Belorado with a population of just over 2,000 was a welcome resting place for me in 2004. I only walked 12km this day and rested during the afternoon by the outdoor public swimming pool, after finding a pension for the night.
Belorado was a frontier town resettled by King Alfonso I of Aragon in 1166. He granted it special privileges and fortified it to encourage settlement to provide a buffer against his stepson King Alfonso VII of Leon.
However, Belorado had been occupied since Roman times. The resettlement led to boom years for the town, by the 13th century the town had eight churches.
Like many towns in this region, it was split into ethnic areas; the French, Castilian Christians, Jews, and Muslims. Each neighborhood had its own judges and traditions.
Interestingly, through most of the middle ages Jews, Muslims, and Christians lived together in relative harmony until 1391 when there were anti-Semitic riots, and then in 1498 Jews were expelled from Spain.
During this time Muslims and Jews were exempt from local taxes. However, they were required to keep one of the city’s defensive towers in good repair and another law required two from the Jewish community to sweep the city street every Thursday.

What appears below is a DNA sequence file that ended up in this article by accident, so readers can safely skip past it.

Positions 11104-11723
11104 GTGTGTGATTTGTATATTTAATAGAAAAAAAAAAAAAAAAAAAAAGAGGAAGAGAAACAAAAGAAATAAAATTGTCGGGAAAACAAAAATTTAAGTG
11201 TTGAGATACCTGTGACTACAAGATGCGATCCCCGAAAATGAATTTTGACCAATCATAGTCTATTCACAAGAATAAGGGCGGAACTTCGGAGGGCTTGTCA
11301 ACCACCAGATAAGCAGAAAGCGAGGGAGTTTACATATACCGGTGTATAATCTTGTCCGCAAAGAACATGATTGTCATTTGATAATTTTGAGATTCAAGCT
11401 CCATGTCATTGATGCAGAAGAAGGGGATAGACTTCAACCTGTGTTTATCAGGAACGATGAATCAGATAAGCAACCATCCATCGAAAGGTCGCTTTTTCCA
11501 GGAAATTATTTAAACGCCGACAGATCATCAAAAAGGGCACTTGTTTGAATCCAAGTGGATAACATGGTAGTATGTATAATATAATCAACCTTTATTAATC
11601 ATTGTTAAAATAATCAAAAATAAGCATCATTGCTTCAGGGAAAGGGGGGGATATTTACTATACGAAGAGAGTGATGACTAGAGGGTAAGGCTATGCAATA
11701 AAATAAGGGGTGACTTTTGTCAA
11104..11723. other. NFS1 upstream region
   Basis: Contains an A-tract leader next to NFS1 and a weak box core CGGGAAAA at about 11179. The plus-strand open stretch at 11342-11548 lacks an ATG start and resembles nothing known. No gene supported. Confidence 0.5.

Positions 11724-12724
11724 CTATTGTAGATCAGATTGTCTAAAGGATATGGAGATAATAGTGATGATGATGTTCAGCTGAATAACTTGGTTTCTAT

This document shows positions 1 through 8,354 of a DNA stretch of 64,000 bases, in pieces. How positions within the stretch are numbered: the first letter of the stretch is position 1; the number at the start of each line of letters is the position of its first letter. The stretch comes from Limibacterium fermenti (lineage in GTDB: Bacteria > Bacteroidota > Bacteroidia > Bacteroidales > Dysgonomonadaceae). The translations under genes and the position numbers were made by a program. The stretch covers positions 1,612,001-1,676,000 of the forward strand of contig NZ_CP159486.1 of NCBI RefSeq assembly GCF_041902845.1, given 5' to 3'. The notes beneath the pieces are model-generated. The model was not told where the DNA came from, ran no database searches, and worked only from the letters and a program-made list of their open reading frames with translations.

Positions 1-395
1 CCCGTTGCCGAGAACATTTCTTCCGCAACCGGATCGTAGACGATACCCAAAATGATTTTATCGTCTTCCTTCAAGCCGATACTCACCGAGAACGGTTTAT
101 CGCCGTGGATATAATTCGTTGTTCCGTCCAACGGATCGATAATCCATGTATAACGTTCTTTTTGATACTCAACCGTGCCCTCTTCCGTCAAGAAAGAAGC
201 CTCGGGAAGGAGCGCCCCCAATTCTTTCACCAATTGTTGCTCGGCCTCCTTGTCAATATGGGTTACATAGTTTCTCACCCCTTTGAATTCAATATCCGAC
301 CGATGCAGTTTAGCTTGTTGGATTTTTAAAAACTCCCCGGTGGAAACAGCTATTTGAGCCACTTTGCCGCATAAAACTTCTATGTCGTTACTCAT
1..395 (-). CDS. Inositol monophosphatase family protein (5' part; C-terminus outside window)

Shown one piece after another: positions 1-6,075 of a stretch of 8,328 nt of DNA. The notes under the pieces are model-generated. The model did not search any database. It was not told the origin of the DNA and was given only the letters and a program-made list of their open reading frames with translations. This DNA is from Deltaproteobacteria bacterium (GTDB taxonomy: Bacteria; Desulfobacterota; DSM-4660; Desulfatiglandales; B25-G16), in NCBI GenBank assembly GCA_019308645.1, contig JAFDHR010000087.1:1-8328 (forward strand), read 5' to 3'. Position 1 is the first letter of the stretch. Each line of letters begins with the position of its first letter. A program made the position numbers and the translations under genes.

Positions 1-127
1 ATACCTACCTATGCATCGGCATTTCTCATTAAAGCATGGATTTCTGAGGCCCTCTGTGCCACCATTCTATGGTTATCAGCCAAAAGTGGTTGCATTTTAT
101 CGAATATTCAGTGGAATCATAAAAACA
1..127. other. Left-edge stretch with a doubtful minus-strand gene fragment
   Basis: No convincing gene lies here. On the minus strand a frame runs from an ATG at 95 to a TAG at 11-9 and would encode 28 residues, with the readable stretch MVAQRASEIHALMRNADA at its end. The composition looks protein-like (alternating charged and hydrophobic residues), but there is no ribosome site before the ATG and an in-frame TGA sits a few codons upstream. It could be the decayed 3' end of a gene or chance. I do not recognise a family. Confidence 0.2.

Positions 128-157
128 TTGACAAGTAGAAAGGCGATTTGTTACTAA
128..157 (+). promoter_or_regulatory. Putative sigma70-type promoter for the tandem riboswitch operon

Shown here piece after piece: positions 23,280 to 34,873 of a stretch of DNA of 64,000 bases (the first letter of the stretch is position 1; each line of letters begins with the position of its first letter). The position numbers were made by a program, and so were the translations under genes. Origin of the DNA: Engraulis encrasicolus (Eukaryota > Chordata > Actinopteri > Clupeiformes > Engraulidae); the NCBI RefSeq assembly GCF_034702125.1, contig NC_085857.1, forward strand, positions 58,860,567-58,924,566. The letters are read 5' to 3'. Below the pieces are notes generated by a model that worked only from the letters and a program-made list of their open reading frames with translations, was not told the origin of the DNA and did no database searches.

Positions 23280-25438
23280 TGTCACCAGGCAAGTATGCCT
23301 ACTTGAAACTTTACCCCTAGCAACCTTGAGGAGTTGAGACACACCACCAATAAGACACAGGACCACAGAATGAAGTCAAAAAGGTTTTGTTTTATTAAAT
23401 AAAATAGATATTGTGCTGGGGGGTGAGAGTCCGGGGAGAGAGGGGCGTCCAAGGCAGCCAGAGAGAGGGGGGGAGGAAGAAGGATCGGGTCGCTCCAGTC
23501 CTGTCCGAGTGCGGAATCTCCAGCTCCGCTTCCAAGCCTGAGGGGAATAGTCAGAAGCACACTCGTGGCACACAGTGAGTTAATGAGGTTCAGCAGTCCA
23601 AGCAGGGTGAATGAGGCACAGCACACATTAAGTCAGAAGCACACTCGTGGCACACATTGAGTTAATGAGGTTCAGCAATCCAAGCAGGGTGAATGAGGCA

Perhaps another reason for the prosperity of Belorado during the early middle ages was its refusal to pay a yearly tax to the church at Santiago de Compostela. The tax was imposed by Ramiro I after his victory at Clavijo. While claiming the King had no jurisdiction over the town, Belorado managed to fight off paying the tax until it was settled in 1408.
Due to its frontier town status, only ruins remain of Belorados’ early buildings. There’s the Church of Santa Maria, originally the castle church. The central nave dates from the 15th century, while the rest of the building was built much later.
It has an interesting stone retable, which features both Santiago Matamoros and Santiago Peregrino. There is also an interesting ivory Christ and a Romanesque Virgin statue. The church is built against the limestone cliffs and some ancient cave dwellings are still visible behind the church.
The Church of San Pedro was completely reconstructed during the 18th century. The interior has some original pieces that include a rococo altarpiece and various pieces of art.
The Church of San Nicolas is the oldest remaining church which is a ruin. It has an attached clock tower which is accessible by an internal staircase.
My thought for today is inspired by a Frenchman that I talked to this day. I passed him a few times, he caught up with me at each village. We had coffee together and he kept telling me to slow down and not hurry; that I needed to listen to my body and walk at the pace it suited.